Of Truckers and Hookers, Attitudes and Behaviours

Southern Africa PrevalenceIf you can step back from the human tragedy for a moment, you have to marvel at the way in which HIV holds up a mirror many of the attitudes and behaviors that shape our modern societies. A classic example is the role that trucking routes have played in spreading the infection across the continent. Starting in South Africa and traveling north through Botswana, Zimbabwe and Zambia you can clearly see a pattern of high prevalence along the major transport routes of the ‘north-south corridor’.

Truckers in Africa live hard lives spending weeks at a time on the road with few rest stops. Where they do stop, the usual collection of services tend to spring up including predictably enough bars and brothels. Their journey times away from home are often exacerbated by the extended processing delays at borders within the region (the average wait on the Zimbabwe/Zambia border is currently about 3 days).

Zambia has what is referred to as a ‘mature generalised’ epidemic with more than 15% of the population diagnosed, so sex workers probably only account for about 1% of the total. However the prevalence amongst sex workers is very high and trying to stop the transmission of HIV between these vulnerable groups has long been recognised as an important step to preventing its further spread in the broader community. After all, most truckers and many sex workers have regular partners so what they catch at work is all too easy to bring back to their homes and villages up and down the continent.

For this reason a major HIV education and prevention project has been underway at the truck stops for the last 10 years and this week they presented an analysis of how attitudes and behaviours have changed over this time. On the surface there were some very encouraging findings, for example over 80% of those surveyed sex workers  and 50% of truck drivers had accessed voluntary testing for HIV.

However look a little deeper and the figures become somewhat more troubling. Despite the relatively high rates of testing, only 7% of men reported consistent condom use with their regular partners and sex workers reported that only 45% of their clients used condoms regularly. The truck drivers reported a much higher rate of condom usage when with sex workers but I know whose estimate I am more inclined to trust.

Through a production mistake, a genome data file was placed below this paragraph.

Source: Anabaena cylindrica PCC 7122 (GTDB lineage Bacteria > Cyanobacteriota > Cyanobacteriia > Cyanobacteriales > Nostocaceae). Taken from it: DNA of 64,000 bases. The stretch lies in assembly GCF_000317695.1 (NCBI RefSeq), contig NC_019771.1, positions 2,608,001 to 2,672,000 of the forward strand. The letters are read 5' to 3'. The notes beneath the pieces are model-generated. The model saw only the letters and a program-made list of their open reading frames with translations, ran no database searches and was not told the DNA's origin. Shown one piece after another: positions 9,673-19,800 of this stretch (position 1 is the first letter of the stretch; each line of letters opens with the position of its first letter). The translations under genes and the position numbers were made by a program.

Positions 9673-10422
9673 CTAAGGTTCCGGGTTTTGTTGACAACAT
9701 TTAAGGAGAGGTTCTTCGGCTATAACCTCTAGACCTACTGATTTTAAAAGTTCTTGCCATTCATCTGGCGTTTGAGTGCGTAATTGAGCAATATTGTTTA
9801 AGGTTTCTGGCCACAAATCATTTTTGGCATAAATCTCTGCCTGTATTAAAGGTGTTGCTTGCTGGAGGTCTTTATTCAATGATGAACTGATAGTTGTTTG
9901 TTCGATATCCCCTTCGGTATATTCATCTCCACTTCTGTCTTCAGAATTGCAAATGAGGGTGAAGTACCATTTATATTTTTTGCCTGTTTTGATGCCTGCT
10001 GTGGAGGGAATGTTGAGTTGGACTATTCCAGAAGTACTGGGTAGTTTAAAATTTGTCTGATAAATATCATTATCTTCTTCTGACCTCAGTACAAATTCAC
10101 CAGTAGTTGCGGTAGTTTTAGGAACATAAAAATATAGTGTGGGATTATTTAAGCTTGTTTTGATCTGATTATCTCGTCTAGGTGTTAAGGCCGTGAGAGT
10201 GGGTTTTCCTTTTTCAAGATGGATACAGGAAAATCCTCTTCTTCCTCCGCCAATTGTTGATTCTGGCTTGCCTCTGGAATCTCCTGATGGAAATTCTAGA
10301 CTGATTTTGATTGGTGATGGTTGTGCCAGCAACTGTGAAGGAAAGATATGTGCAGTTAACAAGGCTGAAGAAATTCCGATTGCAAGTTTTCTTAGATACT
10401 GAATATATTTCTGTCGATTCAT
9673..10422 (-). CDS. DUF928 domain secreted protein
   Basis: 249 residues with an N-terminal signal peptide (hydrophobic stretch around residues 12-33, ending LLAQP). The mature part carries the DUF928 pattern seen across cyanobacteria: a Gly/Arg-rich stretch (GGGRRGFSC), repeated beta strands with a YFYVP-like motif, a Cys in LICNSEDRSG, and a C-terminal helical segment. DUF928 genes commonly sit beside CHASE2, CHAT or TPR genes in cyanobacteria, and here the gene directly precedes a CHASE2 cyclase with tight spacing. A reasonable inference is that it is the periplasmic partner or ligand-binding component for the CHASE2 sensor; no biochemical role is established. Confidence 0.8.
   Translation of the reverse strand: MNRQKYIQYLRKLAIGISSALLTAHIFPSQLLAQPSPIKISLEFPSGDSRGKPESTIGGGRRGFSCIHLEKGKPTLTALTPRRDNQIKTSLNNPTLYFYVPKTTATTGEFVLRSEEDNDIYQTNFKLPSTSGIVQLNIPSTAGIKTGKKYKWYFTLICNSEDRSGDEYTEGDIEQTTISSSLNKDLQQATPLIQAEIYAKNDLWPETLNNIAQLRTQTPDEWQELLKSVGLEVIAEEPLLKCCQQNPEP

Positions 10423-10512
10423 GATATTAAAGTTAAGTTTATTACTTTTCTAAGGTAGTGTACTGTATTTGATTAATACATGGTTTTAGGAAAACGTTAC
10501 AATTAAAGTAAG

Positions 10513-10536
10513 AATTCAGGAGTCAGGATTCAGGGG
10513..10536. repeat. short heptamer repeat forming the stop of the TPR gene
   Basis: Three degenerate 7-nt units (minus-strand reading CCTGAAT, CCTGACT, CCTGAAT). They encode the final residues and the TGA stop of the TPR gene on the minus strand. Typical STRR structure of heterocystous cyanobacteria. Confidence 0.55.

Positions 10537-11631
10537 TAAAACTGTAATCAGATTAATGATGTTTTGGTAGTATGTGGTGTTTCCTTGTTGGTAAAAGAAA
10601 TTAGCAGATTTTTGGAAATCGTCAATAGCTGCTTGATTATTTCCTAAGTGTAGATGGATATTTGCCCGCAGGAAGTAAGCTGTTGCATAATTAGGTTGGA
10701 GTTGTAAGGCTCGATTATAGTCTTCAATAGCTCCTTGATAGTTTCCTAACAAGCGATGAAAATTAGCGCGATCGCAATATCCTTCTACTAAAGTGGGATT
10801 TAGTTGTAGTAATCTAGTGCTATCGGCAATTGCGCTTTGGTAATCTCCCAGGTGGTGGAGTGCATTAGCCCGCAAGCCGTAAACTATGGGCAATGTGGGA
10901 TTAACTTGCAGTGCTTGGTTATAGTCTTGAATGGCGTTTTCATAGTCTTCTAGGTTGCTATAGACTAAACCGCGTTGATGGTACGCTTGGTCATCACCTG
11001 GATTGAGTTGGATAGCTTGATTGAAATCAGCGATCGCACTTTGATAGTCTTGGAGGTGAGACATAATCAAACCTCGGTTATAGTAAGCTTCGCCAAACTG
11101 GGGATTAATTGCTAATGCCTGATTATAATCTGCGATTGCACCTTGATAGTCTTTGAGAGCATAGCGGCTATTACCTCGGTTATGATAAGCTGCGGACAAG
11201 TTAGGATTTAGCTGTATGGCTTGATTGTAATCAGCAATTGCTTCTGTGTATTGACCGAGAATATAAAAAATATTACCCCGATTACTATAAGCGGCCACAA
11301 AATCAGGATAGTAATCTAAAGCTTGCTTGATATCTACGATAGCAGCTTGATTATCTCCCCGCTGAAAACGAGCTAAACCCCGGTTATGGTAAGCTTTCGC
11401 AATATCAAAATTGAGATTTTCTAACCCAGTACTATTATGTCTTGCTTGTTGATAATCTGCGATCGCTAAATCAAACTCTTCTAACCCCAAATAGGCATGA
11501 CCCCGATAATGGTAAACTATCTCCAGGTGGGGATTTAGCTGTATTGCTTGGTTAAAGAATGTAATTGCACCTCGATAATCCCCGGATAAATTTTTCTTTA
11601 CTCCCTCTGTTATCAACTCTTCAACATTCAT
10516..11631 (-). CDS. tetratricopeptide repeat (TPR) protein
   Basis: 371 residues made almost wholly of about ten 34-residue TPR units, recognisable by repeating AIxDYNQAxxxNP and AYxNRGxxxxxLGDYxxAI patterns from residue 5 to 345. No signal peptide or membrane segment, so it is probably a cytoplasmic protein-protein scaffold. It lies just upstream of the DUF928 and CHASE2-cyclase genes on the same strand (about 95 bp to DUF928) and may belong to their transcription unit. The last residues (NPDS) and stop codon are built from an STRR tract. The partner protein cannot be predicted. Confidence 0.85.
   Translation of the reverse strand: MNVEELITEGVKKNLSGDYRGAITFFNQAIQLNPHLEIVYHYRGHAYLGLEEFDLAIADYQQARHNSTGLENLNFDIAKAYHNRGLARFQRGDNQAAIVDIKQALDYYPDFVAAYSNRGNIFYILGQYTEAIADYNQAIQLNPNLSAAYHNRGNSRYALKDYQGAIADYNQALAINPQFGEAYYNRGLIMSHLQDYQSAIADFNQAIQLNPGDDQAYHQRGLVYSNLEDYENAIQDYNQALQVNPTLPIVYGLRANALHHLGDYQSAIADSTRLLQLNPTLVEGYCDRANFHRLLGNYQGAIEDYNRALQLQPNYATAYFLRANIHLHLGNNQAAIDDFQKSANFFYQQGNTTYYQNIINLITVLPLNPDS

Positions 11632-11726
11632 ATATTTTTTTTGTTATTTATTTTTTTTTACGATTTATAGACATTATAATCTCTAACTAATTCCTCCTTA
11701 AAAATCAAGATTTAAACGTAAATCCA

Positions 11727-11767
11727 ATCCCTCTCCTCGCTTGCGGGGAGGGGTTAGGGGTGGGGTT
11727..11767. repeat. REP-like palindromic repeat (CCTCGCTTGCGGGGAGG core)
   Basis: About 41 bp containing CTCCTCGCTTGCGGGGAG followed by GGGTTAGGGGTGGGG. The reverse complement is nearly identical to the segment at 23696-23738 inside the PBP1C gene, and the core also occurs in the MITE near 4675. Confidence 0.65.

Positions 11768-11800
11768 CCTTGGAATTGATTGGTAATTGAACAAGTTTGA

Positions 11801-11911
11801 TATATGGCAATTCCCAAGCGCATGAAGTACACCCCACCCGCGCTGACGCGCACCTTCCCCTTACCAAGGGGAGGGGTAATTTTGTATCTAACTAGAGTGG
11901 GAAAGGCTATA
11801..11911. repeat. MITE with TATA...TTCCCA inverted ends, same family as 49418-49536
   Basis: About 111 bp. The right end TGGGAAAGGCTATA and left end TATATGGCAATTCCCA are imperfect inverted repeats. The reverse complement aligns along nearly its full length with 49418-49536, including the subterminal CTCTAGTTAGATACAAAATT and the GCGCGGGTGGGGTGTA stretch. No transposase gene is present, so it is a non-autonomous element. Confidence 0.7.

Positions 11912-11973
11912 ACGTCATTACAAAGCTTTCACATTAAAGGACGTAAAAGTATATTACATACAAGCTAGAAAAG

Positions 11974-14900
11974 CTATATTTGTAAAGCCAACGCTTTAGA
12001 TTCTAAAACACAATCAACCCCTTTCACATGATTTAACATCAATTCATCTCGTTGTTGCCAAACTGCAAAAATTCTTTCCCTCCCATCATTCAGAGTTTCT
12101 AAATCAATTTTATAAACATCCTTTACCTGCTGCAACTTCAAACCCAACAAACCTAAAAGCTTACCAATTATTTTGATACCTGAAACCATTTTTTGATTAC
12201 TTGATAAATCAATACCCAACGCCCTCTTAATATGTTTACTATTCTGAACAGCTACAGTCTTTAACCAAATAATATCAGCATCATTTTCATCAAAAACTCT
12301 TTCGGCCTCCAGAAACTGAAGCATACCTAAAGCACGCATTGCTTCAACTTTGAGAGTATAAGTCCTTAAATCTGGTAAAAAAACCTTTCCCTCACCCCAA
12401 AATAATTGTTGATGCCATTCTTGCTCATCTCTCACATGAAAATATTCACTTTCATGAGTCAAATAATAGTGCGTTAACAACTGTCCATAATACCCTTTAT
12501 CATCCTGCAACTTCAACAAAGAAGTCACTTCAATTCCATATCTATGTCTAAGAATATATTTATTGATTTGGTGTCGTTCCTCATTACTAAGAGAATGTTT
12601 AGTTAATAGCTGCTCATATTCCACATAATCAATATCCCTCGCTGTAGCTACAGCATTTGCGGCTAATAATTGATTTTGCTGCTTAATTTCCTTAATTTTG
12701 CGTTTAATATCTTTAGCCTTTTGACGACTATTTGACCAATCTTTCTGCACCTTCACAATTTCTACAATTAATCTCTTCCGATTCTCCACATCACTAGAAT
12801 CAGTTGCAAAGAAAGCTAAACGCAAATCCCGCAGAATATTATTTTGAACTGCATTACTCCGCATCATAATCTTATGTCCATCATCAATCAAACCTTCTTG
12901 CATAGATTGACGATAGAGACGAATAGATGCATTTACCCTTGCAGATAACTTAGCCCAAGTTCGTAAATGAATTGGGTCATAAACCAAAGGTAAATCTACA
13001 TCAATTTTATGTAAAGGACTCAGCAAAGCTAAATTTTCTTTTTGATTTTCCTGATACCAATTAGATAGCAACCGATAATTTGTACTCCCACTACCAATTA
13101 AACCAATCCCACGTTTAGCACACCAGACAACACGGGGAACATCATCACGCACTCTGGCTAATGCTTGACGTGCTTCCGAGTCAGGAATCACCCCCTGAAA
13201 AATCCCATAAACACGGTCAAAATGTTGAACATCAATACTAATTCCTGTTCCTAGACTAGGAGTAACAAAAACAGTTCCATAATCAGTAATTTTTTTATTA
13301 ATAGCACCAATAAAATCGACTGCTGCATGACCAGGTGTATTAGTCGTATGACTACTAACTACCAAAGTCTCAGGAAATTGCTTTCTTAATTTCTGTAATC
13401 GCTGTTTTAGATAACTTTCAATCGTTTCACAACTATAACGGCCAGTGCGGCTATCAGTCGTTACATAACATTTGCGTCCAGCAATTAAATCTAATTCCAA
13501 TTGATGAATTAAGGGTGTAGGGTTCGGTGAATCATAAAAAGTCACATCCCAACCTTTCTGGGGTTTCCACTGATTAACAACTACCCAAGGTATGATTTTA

Crossing the Zambian Botswana border by pontoon

In truth, condom use for sex work is primarily a commercial decision, those who wish to have unprotected sex can always pay more for the ‘privilege’. Given that many of the working women come from severe economic hardship across the borders in Zimbabwe or DR Congo, their ability to bargain for a safe work environment is highly compromised.

Perhaps the most troubling finding was that amongst the youth living in these areas and deemed to be at risk (unmarried and unemployed), less than half had accessed testing and consistent condom use was less reported by less than a third of respondents.

So here we stand, ten years into some pretty intensive and expensive prevention campaigns for a well defined and relatively small population. Yet many of the key messages still fail to be getting through and if they are, they aren’t generating the desired behaviour changes. Sometimes you can only shake your head and wonder at the combination of social, economic and medical challenges this epidemic represents.

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